The most admired heroes of any culture are those who have stood up to dictatorship and oppression and fought for liberty and justice.
Yet rarely have these highly praised heroines battled alone, without any weapons of any sort.
According to a report from the U.S Department of Justice, 2006, one in every four women will experience domestic violence in her lifetime, and females who are 20-24 years of age are at the greatest risk for intimate partner violence.
Domestic violence constitutes the willful intimidation in the form of physical or psychological assault, battering, sexual assault or other abusive behavior perpetrated by one family member, household member, or intimate partner against another.
Reports from the Rwanda’s police indicate that the top three Gender Based Violence (GBV) cases are defilement among the less than 18 year-olds which is recorded at 350 cases, physical violence at 111 and 94 rape cases in this year’s first quarter alone.
Earlier this month, a center was launched; a center for hope, security and growth. Child survivors of domestic and GBV have a new hope thanks to the Rwanda National Police, UNIFEM and the Imbuto Foundation.
The one stop GBV center is called Isange. This 20 roomed centre is located at the police hospital in Kacyiru. Isange will offer coordinated medical, legal and psycho-social services to violence survivors at no cost at all.
This is with the aim of improving service delivery, care and support to the survivors of GBV.
One noticeable thing in the hospital’s surrounding is the calm and welcoming atmosphere.
As the name Isange suggests, there is a feeling of welcome and freedom.
The Acting Commissioner General of Police, Mary Gahonzire told the New Times that the center will take care of preventing and managing GBV crimes.
“In a bid to curb GBV, the police started a project that aims at prevention, detection and management. The centre is an answer to both prevention and management.” Gahonzire said.
This is a first in Rwanda and unlike before where cases of rape victims not finding justice due to lack of enough evidence, due to the lack of immediate access to the hospitals and police posts, they can now access counseling wt the centre while the police carries on with investigations.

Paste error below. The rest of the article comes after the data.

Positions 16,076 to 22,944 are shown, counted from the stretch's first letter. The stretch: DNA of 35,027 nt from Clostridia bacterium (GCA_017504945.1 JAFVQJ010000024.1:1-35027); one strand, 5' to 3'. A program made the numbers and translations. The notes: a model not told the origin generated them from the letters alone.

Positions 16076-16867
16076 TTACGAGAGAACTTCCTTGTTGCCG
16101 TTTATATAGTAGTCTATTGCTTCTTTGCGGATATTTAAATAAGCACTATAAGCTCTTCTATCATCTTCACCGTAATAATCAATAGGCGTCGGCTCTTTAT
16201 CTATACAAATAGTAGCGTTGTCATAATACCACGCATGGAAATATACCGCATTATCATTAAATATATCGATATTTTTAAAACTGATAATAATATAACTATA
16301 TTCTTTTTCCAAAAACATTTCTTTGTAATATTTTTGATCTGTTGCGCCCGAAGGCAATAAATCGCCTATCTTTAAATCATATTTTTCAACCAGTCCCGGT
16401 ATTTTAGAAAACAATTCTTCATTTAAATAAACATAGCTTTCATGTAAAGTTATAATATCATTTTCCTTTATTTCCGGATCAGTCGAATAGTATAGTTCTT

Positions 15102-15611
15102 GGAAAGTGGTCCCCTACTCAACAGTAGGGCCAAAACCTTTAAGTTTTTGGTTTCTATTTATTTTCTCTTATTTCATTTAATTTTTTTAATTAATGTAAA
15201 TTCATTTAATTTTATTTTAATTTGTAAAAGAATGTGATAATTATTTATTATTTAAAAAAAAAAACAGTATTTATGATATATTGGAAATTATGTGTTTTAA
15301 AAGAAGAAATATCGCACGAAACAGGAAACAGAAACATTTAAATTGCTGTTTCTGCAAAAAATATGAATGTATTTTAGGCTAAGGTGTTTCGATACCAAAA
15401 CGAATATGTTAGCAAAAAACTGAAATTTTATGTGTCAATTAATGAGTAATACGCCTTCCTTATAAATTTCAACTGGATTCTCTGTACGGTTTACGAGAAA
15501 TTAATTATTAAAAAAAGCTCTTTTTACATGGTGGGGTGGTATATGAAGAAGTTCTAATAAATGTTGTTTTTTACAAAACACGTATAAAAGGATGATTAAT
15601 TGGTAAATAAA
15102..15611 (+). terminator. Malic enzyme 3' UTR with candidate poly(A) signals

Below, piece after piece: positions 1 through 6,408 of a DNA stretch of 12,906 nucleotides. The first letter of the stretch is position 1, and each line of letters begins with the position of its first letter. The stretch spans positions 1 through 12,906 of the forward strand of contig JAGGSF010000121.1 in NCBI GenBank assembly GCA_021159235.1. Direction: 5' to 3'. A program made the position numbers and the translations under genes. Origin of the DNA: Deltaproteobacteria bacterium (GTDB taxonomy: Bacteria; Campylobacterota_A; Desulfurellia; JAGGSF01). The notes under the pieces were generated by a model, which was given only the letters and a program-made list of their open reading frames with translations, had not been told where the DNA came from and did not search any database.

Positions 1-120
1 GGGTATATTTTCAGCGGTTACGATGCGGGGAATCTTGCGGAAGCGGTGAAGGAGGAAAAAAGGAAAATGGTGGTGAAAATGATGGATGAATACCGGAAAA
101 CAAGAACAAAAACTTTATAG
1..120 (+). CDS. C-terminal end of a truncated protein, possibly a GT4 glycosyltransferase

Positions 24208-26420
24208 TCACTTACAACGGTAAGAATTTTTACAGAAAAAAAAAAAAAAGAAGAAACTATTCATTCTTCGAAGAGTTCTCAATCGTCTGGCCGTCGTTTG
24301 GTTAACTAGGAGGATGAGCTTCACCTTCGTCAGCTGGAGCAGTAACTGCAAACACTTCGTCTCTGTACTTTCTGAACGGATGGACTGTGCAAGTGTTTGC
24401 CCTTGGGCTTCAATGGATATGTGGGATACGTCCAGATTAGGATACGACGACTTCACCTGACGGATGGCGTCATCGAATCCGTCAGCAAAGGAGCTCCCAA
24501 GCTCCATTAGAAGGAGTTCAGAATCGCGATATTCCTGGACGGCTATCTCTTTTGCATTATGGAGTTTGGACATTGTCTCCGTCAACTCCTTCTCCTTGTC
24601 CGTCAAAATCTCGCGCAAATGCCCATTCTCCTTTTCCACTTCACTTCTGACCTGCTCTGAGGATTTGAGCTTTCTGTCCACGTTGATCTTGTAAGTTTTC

Domestic violence victims who have gone through intimidation, physical and emotional harm on a daily basis are affected in their daily lifestyles.
Some victims, because of the chronic nature of the violence, develop Posttraumatic Stress Disorder, a mental health disorder characterised by flashbacks, significant anxiety, depression and fatigue.
The center is offering cure for all this.
A research from UNIFEM and Rwanda National University indicated that violence survivors say that the court, police and hospitals are poorly located.
They are distant from many small communities and this discourages the victims from reporting.
Isange will be a safe haven for violence victims. This will prevent some women from being forced to go back home to their abusers due to the absence of any other alternative. The Isange center will protect them from further violence, as they investigate, and offer medical testing.
Living with domestic violence and all the degrading isolation and insults that go with it, women feel ashamed and unworthy of asking for help.
It is therefore important to remember that it is the abuser who made you feel this way, and that it is his or her behavior that is criminal and unacceptable, not yours.
The police have welcomed these clients and are ready to cure, protect, and prosecute the guilty.
With this, every woman’s right to equal protection of the laws and a right of expressing themselves freely will be exercised.